Oh darn, heavy rackets.....

LeeD

Bionic Poster
Once again, in a quandry....
Windy cold day today, dead legs, and my 8 year old Mfil200 was the best hitting racket I brought, out of F5T, Aero500 weighted to 11.6 oz and 330 SW's, and Bio300T at 12 oz and 320 SW's.
I thought I abandoned the Mfil back 6 years ago, but never sold or tossed them away, so they remain part of the rotation.
Blame it on Kiteboard, who made me hit with his new blue Babs weighted to nearly 400 grams with a 370SW. I actually sorta was intriqued by it.
My Mfils are strung with thick guage nylon, 51 lbs., and weight 12.4 oz and 340 SW, what I consider too manly for my diminishing eyesight, strength, speed, and endurance.
Now I"m thinking one of those used ExtremePros might fit the want.
Choices, choices, choices......
 

sureshs

Bionic Poster
When did you learn how to create a new thread?

Have you figured out how to quote and reply? Can you prove it by replying to this post?
 
A

Attila_the_gorilla

Guest
Should there be a question in the OP? Do you need some heavy racket suggestions?

Or maybe other MILF options?
 
A

Attila_the_gorilla

Guest
So you want people to pick one of those for you?
 

movdqa

Talk Tennis Guru
You could kill two birds with one stone by playing Sureshs and borrowing one of his Razrs.
 

sureshs

Bionic Poster
I don't usually let anyone touch my rackets though when Nav was here and the fat cigar smoking guy wanted to join us but did not have shoes or a racket, I let him use mine while he played barefoot
 

LeeD

Bionic Poster
Thnx guys..
Prince Mono is one of the least precise and weak hittingr racket's I'd ever owned. Even the Blast was more solid. Then again, I hatedthe 2-3000's also.
Bought a F5T, a PD clone, but the stock strings are done at 58 lbs., while I like around 35.
2nd day hitting with the Mfil 200, still seems solid, a few mishits at the top, serves not all that great compared to my stiffer, but lighter rackets.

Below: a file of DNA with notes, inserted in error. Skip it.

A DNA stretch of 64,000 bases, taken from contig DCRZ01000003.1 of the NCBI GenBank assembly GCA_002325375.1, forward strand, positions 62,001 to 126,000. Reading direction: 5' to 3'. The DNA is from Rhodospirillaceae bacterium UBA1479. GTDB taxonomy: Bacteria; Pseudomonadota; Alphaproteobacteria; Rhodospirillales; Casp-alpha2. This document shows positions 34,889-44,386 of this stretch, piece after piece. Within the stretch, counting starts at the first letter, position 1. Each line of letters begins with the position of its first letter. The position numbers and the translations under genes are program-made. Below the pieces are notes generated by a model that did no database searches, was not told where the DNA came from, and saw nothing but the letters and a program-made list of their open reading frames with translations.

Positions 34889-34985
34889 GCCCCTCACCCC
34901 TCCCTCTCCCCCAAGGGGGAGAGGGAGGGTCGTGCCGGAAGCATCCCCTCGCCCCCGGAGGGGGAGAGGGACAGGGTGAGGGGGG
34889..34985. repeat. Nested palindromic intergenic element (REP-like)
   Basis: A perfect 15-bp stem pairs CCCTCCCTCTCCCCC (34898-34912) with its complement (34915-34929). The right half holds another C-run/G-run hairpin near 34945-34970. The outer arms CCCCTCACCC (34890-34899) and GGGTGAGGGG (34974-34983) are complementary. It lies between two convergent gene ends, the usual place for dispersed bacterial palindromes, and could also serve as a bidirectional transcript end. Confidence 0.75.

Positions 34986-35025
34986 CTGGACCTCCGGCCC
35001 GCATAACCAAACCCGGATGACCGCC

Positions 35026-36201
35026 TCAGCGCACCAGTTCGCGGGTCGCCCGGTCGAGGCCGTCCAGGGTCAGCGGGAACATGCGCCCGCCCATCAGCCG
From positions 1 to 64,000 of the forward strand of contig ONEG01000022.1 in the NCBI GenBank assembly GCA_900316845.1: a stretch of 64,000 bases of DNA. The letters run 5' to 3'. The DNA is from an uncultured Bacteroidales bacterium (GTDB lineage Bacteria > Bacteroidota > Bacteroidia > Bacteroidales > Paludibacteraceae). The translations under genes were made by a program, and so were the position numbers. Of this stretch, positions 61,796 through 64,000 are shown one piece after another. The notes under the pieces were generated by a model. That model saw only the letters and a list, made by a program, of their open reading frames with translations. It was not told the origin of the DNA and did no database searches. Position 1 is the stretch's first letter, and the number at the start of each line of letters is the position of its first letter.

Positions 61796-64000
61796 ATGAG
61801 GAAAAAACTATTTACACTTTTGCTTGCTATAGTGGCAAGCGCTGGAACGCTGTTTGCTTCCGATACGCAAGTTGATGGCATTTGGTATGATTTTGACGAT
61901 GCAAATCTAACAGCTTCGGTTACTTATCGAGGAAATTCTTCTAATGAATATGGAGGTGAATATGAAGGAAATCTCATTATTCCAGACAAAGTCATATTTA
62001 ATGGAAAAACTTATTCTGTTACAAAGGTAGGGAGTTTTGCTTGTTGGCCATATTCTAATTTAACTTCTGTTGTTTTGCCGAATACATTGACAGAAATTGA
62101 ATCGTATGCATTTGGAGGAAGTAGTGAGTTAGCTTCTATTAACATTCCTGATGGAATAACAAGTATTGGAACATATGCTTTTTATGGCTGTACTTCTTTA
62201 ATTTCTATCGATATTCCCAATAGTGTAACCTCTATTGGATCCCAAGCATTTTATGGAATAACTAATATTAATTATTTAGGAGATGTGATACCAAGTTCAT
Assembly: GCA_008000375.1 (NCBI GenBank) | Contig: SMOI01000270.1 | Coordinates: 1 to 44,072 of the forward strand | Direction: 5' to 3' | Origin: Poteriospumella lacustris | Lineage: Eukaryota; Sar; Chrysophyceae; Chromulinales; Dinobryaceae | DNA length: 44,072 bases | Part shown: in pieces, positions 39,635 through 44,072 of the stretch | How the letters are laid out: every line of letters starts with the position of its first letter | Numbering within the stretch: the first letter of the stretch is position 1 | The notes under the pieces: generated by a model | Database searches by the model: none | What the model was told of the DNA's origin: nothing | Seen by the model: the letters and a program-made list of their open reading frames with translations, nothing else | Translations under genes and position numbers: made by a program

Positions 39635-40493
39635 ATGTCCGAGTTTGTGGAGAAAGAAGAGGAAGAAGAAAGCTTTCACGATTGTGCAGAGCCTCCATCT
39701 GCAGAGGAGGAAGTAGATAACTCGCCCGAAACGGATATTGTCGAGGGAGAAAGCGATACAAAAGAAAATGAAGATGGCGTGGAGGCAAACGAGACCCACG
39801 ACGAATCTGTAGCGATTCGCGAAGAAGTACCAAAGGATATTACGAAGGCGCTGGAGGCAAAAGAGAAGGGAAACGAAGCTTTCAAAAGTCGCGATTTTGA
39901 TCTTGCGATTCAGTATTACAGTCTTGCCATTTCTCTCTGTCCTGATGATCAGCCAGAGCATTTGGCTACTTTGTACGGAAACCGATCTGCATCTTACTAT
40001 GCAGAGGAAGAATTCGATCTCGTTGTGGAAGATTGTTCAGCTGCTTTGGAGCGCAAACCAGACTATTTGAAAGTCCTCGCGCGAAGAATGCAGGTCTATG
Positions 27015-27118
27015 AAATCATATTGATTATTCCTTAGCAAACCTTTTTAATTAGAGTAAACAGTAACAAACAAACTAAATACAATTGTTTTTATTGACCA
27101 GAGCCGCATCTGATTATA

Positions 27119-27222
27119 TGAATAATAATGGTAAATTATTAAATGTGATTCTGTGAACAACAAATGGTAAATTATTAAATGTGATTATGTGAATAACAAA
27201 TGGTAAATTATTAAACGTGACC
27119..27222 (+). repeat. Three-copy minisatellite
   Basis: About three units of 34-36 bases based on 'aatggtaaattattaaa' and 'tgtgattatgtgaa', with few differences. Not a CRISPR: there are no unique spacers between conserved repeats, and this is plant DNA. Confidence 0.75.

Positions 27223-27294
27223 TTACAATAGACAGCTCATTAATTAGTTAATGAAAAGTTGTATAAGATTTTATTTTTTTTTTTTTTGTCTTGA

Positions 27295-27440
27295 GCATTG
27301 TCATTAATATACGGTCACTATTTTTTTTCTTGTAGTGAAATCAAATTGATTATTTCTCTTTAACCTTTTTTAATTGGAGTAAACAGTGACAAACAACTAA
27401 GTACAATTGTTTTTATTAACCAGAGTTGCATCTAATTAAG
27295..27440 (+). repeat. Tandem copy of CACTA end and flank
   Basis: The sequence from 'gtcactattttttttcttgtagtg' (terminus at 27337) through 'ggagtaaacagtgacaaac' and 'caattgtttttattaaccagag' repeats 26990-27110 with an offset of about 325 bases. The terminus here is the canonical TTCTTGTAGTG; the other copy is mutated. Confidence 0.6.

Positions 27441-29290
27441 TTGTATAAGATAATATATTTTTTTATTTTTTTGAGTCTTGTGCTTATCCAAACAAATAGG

I'll add another 20" of lead, 10 at the 3-9, and 10 at the butt, to see if I can hit with a 12 oz, 68 flex, 330 SW racket. My weighted Aero500's.
 

movdqa

Talk Tennis Guru
Does Kiteboard post here? I'd like to get his impressions on the 400 gram racquet.

I personally don't see the point going beyond about 13.25 ounces as you can get all of the swingweight that you want at that weight max and it will provide you with enough stability as well.
 

LeeD

Bionic Poster
Kiteboard doesn't post anymore, cites too many guys sniping at him for his ideas.
He's a thick 6' and 230 lbs. Huge wrists and arms, so much stronger than most tennis players.
 

TennisCJC

Legend
I think 340 SW will have big power zone so in some respects it is a "forgiving" racket. It will like have a sweetspot that is wider and longer than lighter rackets with the same size head. And, it will likely be more stable if you hit a wee bit off center too. All the small shots like volleys, slices, squash gets and compact ROS will be better with high SW. If you can handle the 340 SW, go for it. I'm late 50s and still reasonably fit for old guy but have less than great mobility. I think my current SW is around 333-335 and it was a smidge higher about 6 months ago. Static weight is 11.8-11.9 and 4 HL. I play mix of 3.5 to 4.5 players mostly and this SW is fine. I don't find it too heavy or hard to maneuver.